The Pursuit Of Financial Certainty And Happiness with Will Street – Part 1

TWSFF 06 | Financial Certainty


Everyone wants financial freedom, but not everyone is willing take responsibility to create one for themselves. Wealth strategist Will Street enlightens everyone on the importance of taking ownership of your finances. We can never be certain of the risk, but not taking the risk will not get you anywhere near financial certainty. Will shares stories of risks taken by investors and what we can learn from it. Failure is inevitable, but what makes a difference is rising up, learning from these failures, and having the will to continue the pursuit of financial certainty and happiness.

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The Pursuit Of Financial Certainty And Happiness with Will Street – Part 1

Financial Friday

I’m here with my good pal, Will Street. How are you doing, Will?

I’m good. It’s been a while since I’ve been on a podcast.

It’s going to be a fun one because we’re going to talk about the context of some of the guests we’ve had on so far for Financial Friday. We’re going to review an article probably as a part two that is going to help us prove or hits home some of these points. I look at finance and I look at it from probably a different perspective than most and I think you’re starting to grasp that. You had the legal background and practiced in the financial sector as an attorney, which gave you a perspective and then being here for a few years now. You’ve worked with a lot of individuals personally, but you’ve also heard things about the situations of people when it comes to finances. It’s helped you fine-tune perspective when it comes to what financial success is and what it isn’t. Talk to that briefly. What have you seen as the reasoning behind what creates success for people financially? What gets them into trouble, gets them to make bad investment decisions or financial decisions?

TWSFF 06 | Financial Certainty

Extreme Ownership: How US Navy SEALs Lead and Win

I finished reading the book, Extreme Ownership by Jocko Willink. I’ve read/listened to it. I had it and then I listened to the Audible version driving into work. The whole premise behind Extreme Ownership is you own everything. If there’s something within your sphere of influence, as a leader, he’s talking about it from the Navy SEALs perspective. You don’t cast blame on other people, you own it.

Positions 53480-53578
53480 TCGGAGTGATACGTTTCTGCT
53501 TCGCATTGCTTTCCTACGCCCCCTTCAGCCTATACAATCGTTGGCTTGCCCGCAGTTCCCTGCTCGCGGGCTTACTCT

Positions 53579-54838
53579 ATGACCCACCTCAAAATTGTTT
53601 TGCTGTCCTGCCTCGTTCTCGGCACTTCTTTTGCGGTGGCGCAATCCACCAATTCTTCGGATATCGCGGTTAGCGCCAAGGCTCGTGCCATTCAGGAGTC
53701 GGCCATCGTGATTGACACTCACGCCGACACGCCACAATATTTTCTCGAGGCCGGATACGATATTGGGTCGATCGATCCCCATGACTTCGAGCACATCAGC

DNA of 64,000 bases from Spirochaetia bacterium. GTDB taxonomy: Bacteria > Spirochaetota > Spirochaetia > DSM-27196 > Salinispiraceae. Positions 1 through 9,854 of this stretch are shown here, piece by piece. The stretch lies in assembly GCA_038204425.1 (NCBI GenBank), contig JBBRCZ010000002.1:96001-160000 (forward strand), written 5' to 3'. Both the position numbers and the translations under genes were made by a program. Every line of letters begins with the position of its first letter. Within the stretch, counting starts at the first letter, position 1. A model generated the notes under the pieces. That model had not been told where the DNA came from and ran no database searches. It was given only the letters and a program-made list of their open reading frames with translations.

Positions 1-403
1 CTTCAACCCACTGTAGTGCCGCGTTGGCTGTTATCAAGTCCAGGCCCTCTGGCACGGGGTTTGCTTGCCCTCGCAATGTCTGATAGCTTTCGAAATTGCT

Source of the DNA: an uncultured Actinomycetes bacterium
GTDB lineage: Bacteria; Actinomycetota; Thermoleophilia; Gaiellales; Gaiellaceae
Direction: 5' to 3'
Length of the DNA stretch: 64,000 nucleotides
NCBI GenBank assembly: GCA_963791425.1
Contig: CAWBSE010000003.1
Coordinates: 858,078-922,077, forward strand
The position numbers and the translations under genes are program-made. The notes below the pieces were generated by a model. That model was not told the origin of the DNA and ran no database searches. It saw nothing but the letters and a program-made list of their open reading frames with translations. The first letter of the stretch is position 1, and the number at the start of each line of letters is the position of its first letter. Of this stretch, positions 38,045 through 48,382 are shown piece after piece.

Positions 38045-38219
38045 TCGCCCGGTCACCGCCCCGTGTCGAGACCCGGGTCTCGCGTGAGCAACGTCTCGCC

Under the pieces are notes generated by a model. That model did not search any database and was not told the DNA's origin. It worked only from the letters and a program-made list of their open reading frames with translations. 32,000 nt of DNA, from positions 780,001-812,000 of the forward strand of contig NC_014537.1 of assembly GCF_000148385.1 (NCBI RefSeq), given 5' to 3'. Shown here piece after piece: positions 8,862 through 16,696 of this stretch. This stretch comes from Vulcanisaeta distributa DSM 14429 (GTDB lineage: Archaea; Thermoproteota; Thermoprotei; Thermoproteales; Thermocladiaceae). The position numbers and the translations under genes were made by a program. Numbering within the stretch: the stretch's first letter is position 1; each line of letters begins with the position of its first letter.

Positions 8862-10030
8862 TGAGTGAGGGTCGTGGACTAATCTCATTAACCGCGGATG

It’s your responsibility, your stewardship.

If something isn’t going right, don’t point fingers at somebody else. Look at what you could have done better to improve the outcome. To go back to your question, many people nowadays are passive when it comes to what they do financially. They assume that somebody else, whether it’s the government or Wall Street or businesses or whoever has their best interest at heart.

They’re competent to give them the advice that they should trust.

Things didn’t go well. Immediately, they look outward to try and cast blame on somebody else. My philosophy that has evolved over time is this idea that if I want to get somewhere financially or if a client wants to get somewhere financially, it’s got to start with us. It’s got to start with what we know, with what we understand, with what our objectives are and putting together a game plan to get there. It’s no one’s responsibility more than it is our own. That’s something that I didn’t understand the notion of Extreme Ownership in the beginning, but as people get into trouble it has to do with not taking an active role in what they do financially. Making assumptions that things will fall into place a certain way, that somebody else is looking out for their best interest and them not doing nearly what they need to do to take ownership of their own.